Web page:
The Highwayman

January 28, 2012 8 Min Read

Review by: Fusion3600

Plot: What’s it about?

Breakfast (Jason Priestley) and his partner Panda (Bernie Coulson) were in the midst of just another robbery, but this heist would prove to not only change their lives, but the lives of everyone they come in contact with afterwards. Before the robbery began, Ziggy (Laura Harris) was rejecting her boyfriend’s pleas to advance their relationship, while pondering how to travel to meet her long lost father, Frank (Stephan McHattie). Once the crime starts, the two robbers get their share of loot and prepare to leave, until Ziggy tips them off to where the really good stuff is, and she then chases them down, with her controlling boyfriend (Gordon Michael Woolvet) right behind her. Ziggy feels the crooks owe her a favor for her assistance, and demands a ride to Canada, where she believes her biological father resides. After some discussion, the two pairs, one robbers and one lovers, kicks off their road trip. The man they are seeking out, Frank, is having some problems of his own, having just been fired from his long time job, his wife just walked out on him, and now his new boss humiliated him, as well as framed him for many, many counts of mail fraud. Suffice it to say, the guy has very little to lose, and revenge on his new boss (Louis Gossett, Jr.) is the only thing on his mind. When the two parties meet up, they end up with a car full of people on the run from the law, heading toward uncertain destinies.

This movie is quite a shocker to me, since I didn’t expect much from this flick when it arrived. I mean really, could Jason Priestley help carry a movie? The answer as it turns out, is yes, and the movie itself is superb, a totally wild and exciting film. I am a huge fan of gunplay, so that’s what drew me to this movie, but I didn’t think I’d be treated to some masterful directing as well. Keoni Waxman is hardly a director most people would recognize, but after seeing this movie, I’m seeking out other Waxman films for sure. The camerawork is very good, not relying too much on any one style. Some shots are quick cuts with flashy style, while others remain long and unbroken, whichever fits the mood of the current scene. Other interesting choices emerge as well, such as dabbling with black and white footage, and adding grain to some scenes, both of which add serious tone and impact to the scenes they appear in. As good as the directing is, what makes this movie tick is the writing, which is excellent. Richard Beattie is the responsible party, and he weaves some situations that really keep the viewer glued to the set. The dialogue is outstanding, some of the best I’ve heard in quite some time. I recommend this movie with a very high recommendation, and the disc is a knock out as well, so a purchase would make a wise investment.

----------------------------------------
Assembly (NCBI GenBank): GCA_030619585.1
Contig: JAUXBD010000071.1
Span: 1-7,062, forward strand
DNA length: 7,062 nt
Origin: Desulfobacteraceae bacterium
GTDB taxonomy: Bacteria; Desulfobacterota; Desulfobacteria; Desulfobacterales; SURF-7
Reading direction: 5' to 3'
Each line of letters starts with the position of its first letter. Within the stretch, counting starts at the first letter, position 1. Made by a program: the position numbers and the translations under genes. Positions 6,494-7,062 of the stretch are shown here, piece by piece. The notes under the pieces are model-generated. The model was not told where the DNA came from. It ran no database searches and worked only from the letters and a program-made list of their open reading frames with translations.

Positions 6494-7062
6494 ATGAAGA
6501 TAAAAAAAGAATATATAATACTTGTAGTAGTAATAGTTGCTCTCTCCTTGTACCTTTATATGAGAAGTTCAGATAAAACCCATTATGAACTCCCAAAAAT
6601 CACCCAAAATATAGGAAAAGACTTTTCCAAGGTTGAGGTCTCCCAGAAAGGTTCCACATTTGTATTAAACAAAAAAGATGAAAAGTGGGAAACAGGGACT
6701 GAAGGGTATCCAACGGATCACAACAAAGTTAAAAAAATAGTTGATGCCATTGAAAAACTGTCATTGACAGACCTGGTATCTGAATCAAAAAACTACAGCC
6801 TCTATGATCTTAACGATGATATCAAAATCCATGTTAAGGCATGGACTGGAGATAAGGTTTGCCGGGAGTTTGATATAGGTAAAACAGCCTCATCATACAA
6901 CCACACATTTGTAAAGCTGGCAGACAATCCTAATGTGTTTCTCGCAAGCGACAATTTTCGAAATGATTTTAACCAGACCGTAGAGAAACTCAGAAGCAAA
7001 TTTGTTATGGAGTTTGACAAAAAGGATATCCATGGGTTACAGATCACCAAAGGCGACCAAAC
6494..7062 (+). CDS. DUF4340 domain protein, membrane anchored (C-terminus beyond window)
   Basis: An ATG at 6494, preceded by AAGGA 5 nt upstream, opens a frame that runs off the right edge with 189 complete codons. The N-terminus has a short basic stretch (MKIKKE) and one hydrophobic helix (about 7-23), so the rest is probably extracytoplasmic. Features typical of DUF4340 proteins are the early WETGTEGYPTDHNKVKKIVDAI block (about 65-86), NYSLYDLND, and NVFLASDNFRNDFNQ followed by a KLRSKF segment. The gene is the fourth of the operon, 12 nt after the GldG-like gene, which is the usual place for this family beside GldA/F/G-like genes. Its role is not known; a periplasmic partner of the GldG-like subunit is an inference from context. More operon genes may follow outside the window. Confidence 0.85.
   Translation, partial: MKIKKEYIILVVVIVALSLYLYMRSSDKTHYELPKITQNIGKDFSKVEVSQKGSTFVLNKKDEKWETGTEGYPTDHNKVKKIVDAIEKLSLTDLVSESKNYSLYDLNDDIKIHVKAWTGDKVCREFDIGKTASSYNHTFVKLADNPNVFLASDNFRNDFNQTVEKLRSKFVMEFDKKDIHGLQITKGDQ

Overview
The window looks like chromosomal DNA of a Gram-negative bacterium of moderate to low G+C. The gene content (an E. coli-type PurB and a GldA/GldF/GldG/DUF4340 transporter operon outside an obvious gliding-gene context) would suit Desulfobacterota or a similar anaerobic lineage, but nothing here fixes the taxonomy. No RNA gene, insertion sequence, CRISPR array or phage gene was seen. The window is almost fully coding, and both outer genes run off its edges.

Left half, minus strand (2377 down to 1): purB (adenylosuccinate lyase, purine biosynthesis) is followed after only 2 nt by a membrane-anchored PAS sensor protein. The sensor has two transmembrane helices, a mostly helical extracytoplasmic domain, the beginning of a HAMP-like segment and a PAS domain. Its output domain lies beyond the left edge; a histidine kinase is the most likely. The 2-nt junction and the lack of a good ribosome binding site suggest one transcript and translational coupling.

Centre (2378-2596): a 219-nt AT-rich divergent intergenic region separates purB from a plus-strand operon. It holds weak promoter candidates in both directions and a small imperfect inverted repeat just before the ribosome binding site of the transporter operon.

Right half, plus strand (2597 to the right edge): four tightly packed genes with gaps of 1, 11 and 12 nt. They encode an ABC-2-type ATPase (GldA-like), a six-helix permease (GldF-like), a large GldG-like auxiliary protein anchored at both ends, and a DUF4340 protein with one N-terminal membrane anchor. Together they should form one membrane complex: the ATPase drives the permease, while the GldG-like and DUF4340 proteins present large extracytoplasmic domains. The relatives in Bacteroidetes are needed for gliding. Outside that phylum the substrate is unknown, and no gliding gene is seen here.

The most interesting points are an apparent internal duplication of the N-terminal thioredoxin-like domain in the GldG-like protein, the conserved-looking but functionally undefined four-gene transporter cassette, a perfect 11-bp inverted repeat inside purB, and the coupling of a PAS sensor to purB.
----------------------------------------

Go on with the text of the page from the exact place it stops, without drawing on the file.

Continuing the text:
While this cast doesn’t have an all star lineup or really even a huge name on the bill, the actors featured are able to carry the film perfectly. While two easily recognizable names appear on the credits, Jason Priestley and Louis Gossett, Jr., these two aren’t known for leading movies, more as supporting stars than anything. And while they are still equal parts of a whole with other actors, the two, especially Priestley, manage to stand out, the performances are so good. Gossett, Jr. (Diggstown, An Officer And A Gentleman) usually plays nicer types, but here he makes the transition to baddie very well. He keeps his sense of humor however, with some funny actions and lines thrown in. Impressing me the most however, is Jason Priestley (Love And Death On Long Island, Calendar Girl), who really pulls off a command performance here. Not all dramatic mind you, but Jason still packs a mean punch here, and he gives the most memorable turn in the lot. I have to give a special mention to Bernie Coulson (Loverboy, The Accused), who truly gives a hilarious and charming turn as the criminal comic relief. The movie would not have been the same without him, no two ways about it. The supporting cast includes Callum Keith Rennie (Last Night, eXistenZ), Stephan McHattie (Theodore Rex, Sticky Fingers), Gordon Michael Woolvet (Rude, Bride of Chucky), and Laura Harris (The Halfback of Notre Dame).

Video: How does it look?

The Highwayman is presented in a 1.85:1 widescreen transfer, which is not enhanced for widescreen televisions. As I mentioned above, the film uses some visual techniques to enhance the image, such as transitions to black and white and some intentional use of grain. So, when these events happen, rest easy, that’s the way it’s supposed to be. The colors look good, with bright and rich hues, and no errors crop up either. The contrast levels appear normal, which is an impressive feat, with the lack of light in some scenes. But even in those very dark segments, detail is high, and everything we’re supposed to see is present. I noticed no serious compression errors either, this is a fine visual presentation!

Audio: How does it sound?

The audio is no slouch either, with a Dolby Digital 5.1 track powering the experience. While the movie switches between high impact and subtle audio, the volume is always consistent, no remote zapping needed here. When the guns are drawn, you’ll feel right in the middle of the fire fight, and when folks is a whisperin’, you’ll be in on the secret too.

Supplements: What are the extras?

Just when you think this disc has run out of gas, you’ll discover the bonus features, which is also quite good. First up is a running commentary with director Keoni Waxman and actor Jason Priestly, which is informative, but also highly entertaining to listen to. Extensive talent files, the theatrical trailer, and a twelve minute behind the scenes featurette are also included. The featurette consists of mostly interviews, but gives a little look inside the production.

Disc Scores

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